They blew a 31-point lead. Gave away a playoff game. At home. To a Clippers team built more on pluck than power.

Though the Warriors lost DeMarcus Cousins in the opening minutes, likely for good and surely a pity for him, his departure is not what invited the catastrophe that was a 135-131 loss to the Clippers in Game 2 of their first-round series.

Asked what went wrong in the worst second half of coach Steve Kerr’s five-year tenure, Stephen Curry didn’t flinch:

“Mainly just our aggressiveness, definitely, our togetherness definitely.”

They fell apart in ways few NBA teams ever do in a playoff game. They begged for defeat, and the Clippers were happy to oblige.

The reigning champs lost, first and foremost, because they continued to commit the sins they’ve evaluated, addressed, discussed, reviewed and vowed to avoid. They lost by giving the Clippers 34 points off turnovers -- more free buckets than any team scored against the Warriors in the 82-game regular season.

They lost by giving up 85 points in the second half, more than they allowed in the second half of any regular-season game.

[RELATED: Dubs' blown lead in Game 2 was biggest in playoff history]

They lost with Kevin Durant, one of the most gifted scorers to play the game, attempting just eight shots, committing nine turnovers and fouling out in the fourth quarter.

“He had a tough night,” Kerr said with what appeared to be steam coming from both ears.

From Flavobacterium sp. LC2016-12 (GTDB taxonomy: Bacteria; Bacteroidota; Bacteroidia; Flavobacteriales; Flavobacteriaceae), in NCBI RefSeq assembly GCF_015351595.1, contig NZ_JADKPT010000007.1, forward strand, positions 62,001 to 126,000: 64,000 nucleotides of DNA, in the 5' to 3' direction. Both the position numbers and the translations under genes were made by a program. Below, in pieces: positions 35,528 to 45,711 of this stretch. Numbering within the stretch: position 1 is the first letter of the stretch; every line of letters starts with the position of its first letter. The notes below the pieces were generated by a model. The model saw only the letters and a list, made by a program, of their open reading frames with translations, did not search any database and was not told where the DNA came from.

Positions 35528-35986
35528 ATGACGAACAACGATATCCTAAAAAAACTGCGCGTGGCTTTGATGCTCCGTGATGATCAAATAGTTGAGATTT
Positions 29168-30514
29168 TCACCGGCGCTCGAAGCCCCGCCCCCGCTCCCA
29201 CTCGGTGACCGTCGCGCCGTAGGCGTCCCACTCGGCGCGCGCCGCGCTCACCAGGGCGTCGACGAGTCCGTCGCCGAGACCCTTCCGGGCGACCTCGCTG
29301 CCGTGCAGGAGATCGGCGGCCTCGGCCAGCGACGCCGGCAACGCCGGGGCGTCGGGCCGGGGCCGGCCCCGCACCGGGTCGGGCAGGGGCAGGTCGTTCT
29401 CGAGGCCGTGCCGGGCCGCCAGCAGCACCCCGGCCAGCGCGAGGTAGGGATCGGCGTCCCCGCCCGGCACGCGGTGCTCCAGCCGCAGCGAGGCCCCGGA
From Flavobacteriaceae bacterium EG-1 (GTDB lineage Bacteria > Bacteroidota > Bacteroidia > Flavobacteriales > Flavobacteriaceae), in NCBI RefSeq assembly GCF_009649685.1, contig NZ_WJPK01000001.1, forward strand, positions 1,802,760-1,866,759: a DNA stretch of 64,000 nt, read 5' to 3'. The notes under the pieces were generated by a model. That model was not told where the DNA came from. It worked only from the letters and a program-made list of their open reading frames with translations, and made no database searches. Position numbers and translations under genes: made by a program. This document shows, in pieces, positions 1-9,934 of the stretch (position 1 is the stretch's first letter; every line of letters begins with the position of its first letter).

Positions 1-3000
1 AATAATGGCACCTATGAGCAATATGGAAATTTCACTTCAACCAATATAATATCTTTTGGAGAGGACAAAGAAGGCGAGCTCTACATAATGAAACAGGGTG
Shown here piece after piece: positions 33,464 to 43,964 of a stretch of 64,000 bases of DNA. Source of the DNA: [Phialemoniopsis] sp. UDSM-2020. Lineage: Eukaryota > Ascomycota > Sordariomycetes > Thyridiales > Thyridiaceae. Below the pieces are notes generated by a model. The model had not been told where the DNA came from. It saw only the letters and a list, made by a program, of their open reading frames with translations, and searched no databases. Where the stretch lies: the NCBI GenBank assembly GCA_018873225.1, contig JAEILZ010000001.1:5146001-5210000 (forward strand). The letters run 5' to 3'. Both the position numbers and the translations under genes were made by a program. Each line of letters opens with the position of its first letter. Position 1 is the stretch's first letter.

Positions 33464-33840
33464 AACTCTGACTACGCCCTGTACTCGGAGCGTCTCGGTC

They lost with 6-of-19 shooting in the same fourth quarter that LA’s star reserves -- Lou Williams and Montrezl Harrell -- shot 10 of 14.

They lost with Curry going to the bench after committing his third and fourth fouls less than four minutes into the second half and never regaining rhythm, shooting 2 of 9 in the fourth quarter.

For the better part of three quarters, the Warriors were fortunate to be playing the Clippers, who looked as overmatched as the rosters suggest they should be. The Warriors went up 94-63 on a 3-point play by Durant with 7:31 left in the third.

Late in the third quarter and throughout the fourth, the Clippers were delighted to be playing the Warriors.

“We have those big deficits like that, I don’t really think we can come back and win the game,” said Williams, who scored 29 of his 36 points in 19 second-half minutes. “We just play as hard as we can to give ourselves an opportunity not to get embarrassed.”

The proud champion Warriors, on a quest to “three-peat,” looked, well, shook. The same team, in name, that gave LA five points on six turnovers in the first half gave up 29 on 16 over the final 24 minutes.

Kerr was simmering as hot as he has at any time this season, including the night he and Jordan Bell openly squabbled on the sideline. Klay Thompson seemed stunned but defiant. Durant left the locker room without speaking, and Draymond Green was so disgusted with the events of the evening that he, too, sprinted out in record time, without a word.